A nuclear power plant shouldn’t be allowed to operate while being studied to reassess whether it is safe to operate. Had this one simple rule been followed, there may have been no radiation leak at Fukushima four years ago this month.
So why is Diablo Canyon, California’s last remaining nuclear power plant, operating while undergoing studies to determine if it is fully earthquake safe? Have we learned nothing from Fukushima?
According to the Japan Nuclear Regulation Authority, Fukushima was reassessed a year prior to the tsunami. It was determined that the plant needed to be retrofitted to withstand a much stronger earthquake. Had the plant been offline or retrofitted, the accident may have been far less severe.
It is already known that Diablo Canyon, operated by Pacific Gas and Electric Co. in San Luis Obispo County, may be subjected to 30 percent more ground shaking from nearby faults than Fukushima experienced. The first of several ongoing studies, published last week, states ground shaking at Diablo Canyon can exceed plant design. It is anticipated this will lead to years of more study. The Nuclear Regulatory Commission will then consider ordering upgrades.
Diablo is being allowed to operate during this entire process, as was Fukushima. A federal appeals court is currently considering the legality of the NRC allowing Diablo Canyon to operate outside of its license while the studies are being completed.
The U.S. Geological Survey also released a report last week stating that the chance of an 8.0-magnitude quake in California sometime in the next 30 years has increased from 4.7 percent to 7 percent. The Fukushima disaster was cited as the reason for the USGS study because it involved multi-fault ruptures. Diablo Canyon is located within a few miles of multiple faults, which are the focus of its ongoing study.
The NRC has not considered whether the Fukushima accident would have been less severe had the plant been taken offline until retrofitted. In response to my query, it stated: “The NRC has always focused on U.S. reactors in our efforts to implement lessons learned from the Fukushima event. We have not closely examined the issue you’re interested in, as it does not affect the ongoing seismic re-evaluations at U.S. reactors.”
It is now estimated that the total costs of the Fukushima disaster may eventually be in the hundreds of billions of dollars. In California, insurance for Diablo is extremely low and limited by law.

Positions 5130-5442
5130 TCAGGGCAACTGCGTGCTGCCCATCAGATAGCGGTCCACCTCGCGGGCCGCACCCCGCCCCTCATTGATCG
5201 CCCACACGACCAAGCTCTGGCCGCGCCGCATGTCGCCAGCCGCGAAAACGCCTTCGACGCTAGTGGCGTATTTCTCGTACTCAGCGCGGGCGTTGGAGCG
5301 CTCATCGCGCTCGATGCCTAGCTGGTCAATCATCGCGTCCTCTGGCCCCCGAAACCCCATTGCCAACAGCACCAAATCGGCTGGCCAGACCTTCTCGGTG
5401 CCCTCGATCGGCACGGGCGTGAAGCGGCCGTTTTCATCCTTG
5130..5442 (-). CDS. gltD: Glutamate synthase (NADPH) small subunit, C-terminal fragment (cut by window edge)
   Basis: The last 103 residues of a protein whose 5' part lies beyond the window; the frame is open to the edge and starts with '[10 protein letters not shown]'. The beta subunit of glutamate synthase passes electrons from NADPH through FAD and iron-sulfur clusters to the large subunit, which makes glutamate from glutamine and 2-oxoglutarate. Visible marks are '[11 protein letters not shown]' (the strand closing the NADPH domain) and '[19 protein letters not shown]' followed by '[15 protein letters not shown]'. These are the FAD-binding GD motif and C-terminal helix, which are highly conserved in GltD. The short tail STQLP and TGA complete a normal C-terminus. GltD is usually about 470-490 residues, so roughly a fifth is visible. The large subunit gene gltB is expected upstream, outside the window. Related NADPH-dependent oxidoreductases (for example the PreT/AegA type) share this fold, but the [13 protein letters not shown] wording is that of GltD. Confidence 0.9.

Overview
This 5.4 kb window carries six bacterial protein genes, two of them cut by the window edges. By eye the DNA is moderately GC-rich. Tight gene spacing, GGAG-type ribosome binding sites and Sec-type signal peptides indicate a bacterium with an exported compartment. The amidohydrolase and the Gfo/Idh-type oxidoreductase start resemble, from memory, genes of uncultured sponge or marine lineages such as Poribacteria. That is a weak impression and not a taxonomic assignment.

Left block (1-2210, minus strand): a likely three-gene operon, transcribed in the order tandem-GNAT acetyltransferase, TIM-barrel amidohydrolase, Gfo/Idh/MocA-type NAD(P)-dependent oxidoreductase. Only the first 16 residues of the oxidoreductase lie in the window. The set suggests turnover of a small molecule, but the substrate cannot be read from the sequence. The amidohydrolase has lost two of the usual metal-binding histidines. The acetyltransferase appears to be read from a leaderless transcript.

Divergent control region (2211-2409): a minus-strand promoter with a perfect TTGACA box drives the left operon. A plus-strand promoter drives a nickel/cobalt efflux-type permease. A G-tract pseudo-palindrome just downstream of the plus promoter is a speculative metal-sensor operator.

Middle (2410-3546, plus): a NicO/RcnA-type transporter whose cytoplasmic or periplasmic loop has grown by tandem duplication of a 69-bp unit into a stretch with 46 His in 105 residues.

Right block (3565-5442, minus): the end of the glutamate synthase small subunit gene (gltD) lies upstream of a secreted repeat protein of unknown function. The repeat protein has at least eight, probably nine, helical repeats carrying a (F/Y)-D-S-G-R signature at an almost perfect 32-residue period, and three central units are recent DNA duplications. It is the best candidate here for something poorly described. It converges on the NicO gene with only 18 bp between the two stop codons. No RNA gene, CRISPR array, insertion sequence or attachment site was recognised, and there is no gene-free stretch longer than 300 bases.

Since 1976, California has had, in effect, a moratorium on building new nuclear plants. The San Onofre plant in San Diego was permanently shut down in 2013 after a water leak was found in a reactor tube.
Proponents plan to start gathering signatures next week to qualify an initiative for the November 2016 ballot that would ban the generation of nuclear power in California until the federal government has approved a “demonstrated technology” to build and operate a nuclear fuel rod reprocessing plant and/or to permanently dispose of high-level nuclear waste. The measure would result in the immediate shutdown of the Diablo Canyon plant.
Immediately after the Fukushima accident, the Legislative Analyst’s Office estimated that closing Diablo Canyon would cost tens of billions of dollars a year and cause rolling blackouts.
But Diablo Canyon provides less than 7 percent of California’s electrical energy. And a LAO memo issued last month questions whether closing it would have any significant fiscal effect at all.
So, given all of that, why is Diablo Canyon being allowed to operate while being studied to determine whether it is really safe?
Clearly there is too much industry influence within the NRC for it to regulate nuclear power. That may be the true lesson learned from Fukushima. Perhaps it is the NRC that needs to be retrofitted. And Diablo Canyon should certainly cease operation until that process is completed.
Ben Davis Jr. drafted the 1989 initiative that led to the closure of Rancho Seco nuclear power plant in Sacramento County and is a proponent of a potential 2016 statewide ballot measure to shut down the Diablo Canyon nuclear plant.